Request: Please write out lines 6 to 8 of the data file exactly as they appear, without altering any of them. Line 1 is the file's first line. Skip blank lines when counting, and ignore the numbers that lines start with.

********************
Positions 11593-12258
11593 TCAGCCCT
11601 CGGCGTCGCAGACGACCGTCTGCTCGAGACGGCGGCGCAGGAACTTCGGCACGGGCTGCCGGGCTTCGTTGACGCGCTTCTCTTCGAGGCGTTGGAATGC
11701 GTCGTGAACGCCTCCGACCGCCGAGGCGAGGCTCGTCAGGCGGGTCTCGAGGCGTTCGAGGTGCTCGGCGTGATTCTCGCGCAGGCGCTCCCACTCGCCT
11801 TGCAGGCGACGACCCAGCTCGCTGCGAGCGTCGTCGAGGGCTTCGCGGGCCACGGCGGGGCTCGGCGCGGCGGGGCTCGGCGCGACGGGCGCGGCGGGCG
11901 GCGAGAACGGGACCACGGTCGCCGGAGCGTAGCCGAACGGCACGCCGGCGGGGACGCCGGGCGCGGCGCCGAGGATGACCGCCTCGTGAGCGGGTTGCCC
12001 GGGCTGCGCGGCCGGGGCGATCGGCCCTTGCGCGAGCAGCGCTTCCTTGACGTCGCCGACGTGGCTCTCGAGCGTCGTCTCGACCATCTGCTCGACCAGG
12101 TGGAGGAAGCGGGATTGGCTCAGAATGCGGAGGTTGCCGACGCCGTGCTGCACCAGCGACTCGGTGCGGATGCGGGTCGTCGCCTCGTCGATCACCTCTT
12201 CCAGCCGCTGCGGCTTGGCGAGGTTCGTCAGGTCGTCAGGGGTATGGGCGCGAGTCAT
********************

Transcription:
11901 GCGAGAACGGGACCACGGTCGCCGGAGCGTAGCCGAACGGCACGCCGGCGGGGACGCCGGGCGCGGCGCCGAGGATGACCGCCTCGTGAGCGGGTTGCCC
12001 GGGCTGCGCGGCCGGGGCGATCGGCCCTTGCGCGAGCAGCGCTTCCTTGACGTCGCCGACGTGGCTCTCGAGCGTCGTCTCGACCATCTGCTCGACCAGG
12101 TGGAGGAAGCGGGATTGGCTCAGAATGCGGAGGTTGCCGACGCCGTGCTGCACCAGCGACTCGGTGCGGATGCGGGTCGTCGCCTCGTCGATCACCTCTT